We’ve been prepping Quin for days for this appointment. We’ve explained that mummy will lay down and the doctor will look at mummy’s belly. We know it won’t be a doctor, but Quin knows doctor and we’re trying to keep it simple. When the doctor looks at mummy’s belly, we’ll get to see our new baby. We’ll get to see her new brother or sister. She says “baby in mummy’s belly. Hi baby.”
We’ve been talking to her about her library voice and how we’ll need to use it when we’re seeing the baby doctor. We’ve been practising our whispering.
We arrive as prepared as we can be, a bag full of snacks and books. As we wait for Shan’s name to be called Quin wants to draw. We didn’t come prepared for drawing. We manage to find a doctor’s receipt and a blue pen and she happily draws while we wait. She is talking non stop, in her perfect little library voice, and a lady sitting nearby comments on how clever she is. We agree and smile. She really is. Talking about Quin helps to calm the nerves.
When we’re finally in the little room and Shan is finally on the table, neither of us is saying much more than to answer questions from the nurse. Quin is bored of drawing and wants to move around. We try to explain this is the time when she gets to see her brother or sister but she only cares about discovering this funny little room with machines and drawers and a bed that mummy is anxiously waiting on. I give her my watch and she is satisifed, for now.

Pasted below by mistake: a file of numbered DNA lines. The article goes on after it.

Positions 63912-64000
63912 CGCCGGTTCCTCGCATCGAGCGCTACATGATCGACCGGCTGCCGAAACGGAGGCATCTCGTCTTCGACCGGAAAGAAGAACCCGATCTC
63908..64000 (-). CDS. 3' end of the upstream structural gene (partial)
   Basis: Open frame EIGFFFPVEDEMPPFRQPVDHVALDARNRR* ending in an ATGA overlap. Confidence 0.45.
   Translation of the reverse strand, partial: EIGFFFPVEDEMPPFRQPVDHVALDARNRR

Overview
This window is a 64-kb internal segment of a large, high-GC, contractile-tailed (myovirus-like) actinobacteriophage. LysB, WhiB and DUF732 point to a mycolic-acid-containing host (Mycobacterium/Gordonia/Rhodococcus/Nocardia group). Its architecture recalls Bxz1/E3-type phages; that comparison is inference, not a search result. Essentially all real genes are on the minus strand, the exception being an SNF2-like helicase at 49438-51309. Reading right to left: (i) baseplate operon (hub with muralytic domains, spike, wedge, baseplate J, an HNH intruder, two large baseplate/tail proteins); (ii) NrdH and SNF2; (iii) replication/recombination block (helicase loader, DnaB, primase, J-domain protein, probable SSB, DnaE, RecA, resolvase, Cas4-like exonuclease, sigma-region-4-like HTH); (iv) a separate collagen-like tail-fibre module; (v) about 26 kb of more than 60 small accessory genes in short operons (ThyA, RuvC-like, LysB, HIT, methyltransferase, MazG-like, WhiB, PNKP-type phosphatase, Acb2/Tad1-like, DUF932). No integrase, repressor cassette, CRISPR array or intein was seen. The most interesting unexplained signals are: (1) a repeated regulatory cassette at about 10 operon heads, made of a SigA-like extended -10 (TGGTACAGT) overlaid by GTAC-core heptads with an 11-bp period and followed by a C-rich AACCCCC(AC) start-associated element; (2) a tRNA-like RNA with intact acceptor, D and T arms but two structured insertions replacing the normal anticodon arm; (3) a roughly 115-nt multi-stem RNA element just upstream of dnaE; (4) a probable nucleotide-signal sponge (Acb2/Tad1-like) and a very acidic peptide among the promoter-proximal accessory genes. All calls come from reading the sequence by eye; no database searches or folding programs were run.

Shan comments that the gel they’re using is warm. It’s usually cold. The nurse places the wand onto Shan’s belly and suddenly the tv screen is alive, full of little arms and little legs and a big head squirming around. I’m teary. Shan is too. Quin is putting my watch on and off my hand, completely oblivious to the joy that is a black and white TV screen right at this minute. Everything is where it should be, blood is pumping, limbs are moving, head size is normal. The nurse tells us their neck is ‘thin’. We ask if that’s a good thing. She says it means we’re a low risk of Downs Syndrome. We speak at the same time, “it wouldn’t matter.”
Shan is a new person as we leave the office. She’s lighter and calmer and happier. We got to see for ourselves that our little one is healthy and perfect and sleepy. Sleepy is good, we agree. Quin wants some banana bread and so we get back to our lives and, for the first time in a month, we are excited for this new baby in an unburdened way. The relief is so great we almost forget to go pick up the scans and report later in the day. Who cares about paperwork when our baby is ok?